The Metro transit authority, responding to widespread complaints from subway riders, is taking steps to reduce confusion and help passengers figure out which train to board at National Airport and other stations served by the recently opened Yellow Line.
Erroneous signs posted at subway platforms are being corrected, officials said yesterday. Announcements of train departures are being made more frequently and audibly at the National Airport station, they added, and rush-hour trains have been ordered to stop closer to the platform's entrance.
"We're going to do everything we can to get the signs and the announcements straight and to help people get where they want to go as easily as possible," said Theodore G. Weigle, Metro's assistant general manager for transit operations.
Since Yellow Line service began April 30, rail patrons and politicians have complained about inadequate signs and announcements, especially at the National Airport stop, a terminus on the Yellow, Orange and Blue Lines. Confusion is widespread among commuters as well as tourists unfamiliar with the Metro system.
Fairfax County Supervisor Joseph Alexander, a member of Metro's board of directors, recalled watching passengers gaze uncertainly at a poorly marked train. "Nobody can find out whether that's the Yellow, Orange or Blue," he said at yesterday's Metro board meeting.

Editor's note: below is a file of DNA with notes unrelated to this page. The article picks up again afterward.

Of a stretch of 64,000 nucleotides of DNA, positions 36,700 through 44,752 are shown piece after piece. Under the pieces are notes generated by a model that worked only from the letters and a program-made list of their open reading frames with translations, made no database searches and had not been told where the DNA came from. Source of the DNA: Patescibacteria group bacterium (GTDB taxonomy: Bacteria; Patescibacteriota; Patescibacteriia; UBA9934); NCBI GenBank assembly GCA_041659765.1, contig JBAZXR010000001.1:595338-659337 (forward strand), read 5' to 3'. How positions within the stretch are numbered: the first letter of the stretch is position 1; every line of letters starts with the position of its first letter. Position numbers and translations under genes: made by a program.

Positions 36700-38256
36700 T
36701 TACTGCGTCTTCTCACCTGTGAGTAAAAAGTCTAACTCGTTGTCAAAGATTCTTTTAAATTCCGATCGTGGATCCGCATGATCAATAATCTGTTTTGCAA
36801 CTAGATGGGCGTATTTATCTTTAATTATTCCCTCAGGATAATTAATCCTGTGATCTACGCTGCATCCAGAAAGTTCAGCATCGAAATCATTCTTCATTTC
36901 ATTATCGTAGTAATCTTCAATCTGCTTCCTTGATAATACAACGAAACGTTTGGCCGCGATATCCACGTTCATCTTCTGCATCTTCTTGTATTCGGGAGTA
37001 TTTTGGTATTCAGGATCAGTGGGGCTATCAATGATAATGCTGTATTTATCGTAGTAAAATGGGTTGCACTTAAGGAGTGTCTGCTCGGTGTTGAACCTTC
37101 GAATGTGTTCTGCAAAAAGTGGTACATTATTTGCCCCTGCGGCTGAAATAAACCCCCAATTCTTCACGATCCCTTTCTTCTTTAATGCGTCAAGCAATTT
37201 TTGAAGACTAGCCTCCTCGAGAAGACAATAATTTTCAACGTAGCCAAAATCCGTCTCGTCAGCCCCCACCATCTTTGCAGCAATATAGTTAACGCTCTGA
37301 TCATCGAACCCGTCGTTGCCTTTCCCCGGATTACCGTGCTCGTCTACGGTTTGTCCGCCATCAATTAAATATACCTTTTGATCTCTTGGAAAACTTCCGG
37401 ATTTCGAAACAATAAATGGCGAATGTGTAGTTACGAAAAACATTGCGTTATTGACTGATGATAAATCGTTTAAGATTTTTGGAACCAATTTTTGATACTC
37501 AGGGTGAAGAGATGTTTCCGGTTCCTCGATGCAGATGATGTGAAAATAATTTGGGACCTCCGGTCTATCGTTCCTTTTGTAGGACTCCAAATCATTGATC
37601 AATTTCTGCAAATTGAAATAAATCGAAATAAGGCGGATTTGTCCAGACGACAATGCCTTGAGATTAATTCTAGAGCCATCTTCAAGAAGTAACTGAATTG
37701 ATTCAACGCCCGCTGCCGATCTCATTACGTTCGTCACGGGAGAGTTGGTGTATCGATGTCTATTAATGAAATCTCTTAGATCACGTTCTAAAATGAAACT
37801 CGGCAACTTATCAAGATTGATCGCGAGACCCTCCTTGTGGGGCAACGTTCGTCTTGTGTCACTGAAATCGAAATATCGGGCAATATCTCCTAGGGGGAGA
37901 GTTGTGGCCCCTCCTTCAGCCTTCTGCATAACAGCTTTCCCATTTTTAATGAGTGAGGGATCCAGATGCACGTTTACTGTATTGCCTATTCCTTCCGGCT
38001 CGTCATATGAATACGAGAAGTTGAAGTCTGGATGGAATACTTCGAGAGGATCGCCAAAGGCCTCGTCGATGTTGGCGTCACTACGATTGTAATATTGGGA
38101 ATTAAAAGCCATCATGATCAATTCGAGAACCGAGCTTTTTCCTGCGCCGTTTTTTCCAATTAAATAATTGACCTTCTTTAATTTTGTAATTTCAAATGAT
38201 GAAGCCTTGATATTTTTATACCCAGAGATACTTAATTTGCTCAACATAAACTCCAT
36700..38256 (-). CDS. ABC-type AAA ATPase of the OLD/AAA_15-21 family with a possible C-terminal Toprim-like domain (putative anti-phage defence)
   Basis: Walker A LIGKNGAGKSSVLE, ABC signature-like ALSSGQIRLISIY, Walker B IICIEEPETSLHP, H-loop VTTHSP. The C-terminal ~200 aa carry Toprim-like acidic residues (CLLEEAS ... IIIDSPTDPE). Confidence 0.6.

In addition to the moves now under way to lessen the confusion, officials said they are studying several other measures, including improvements in destination signs on trains, installation of new signs and maps in the National Airport station's entrance and assignment of more Metro employes to the station to answer passengers' questions.
In the past, Metro officials have urged passengers, perplexed about which train to take, to board any train departing from National Airport and then listen for an announcement. If passengers learn they are aboard the wrong train, they can transfer at the Crystal City, Pentagon City or Pentagon stations.
On average, 23,800 passengers a day are riding on Yellow Line trains, according to newly compiled figures issued yesterday by Metro. The Yellow Line, a rail shuttle across the Potomac River, operates between the National Airport and Gallery Place stations. It offers faster trips between parts of Northern Virginia and the District of Columbia than the Blue and Orange Lines.
The new statistics indicate that ridership on the Yellow Line increased by 19 percent during the line's first month, but the total still fell short of earlier forecasts.
About 2,300 passengers are traveling on District-bound Yellow Line trains during the busiest morning hour. Metro officials previously predicted that about 3,500 inbound commuters would now use the Yellow Line during that hour and said they expected this number to climb to about 5,000 after bus service between Virginia and D.C. is reduced June 26.
In another development, Metro officials proposed a new bus route between Friendship Heights and the Van Ness-UDC rail station on Connecticut Avenue NW. A public hearing is tentatively scheduled for July 13.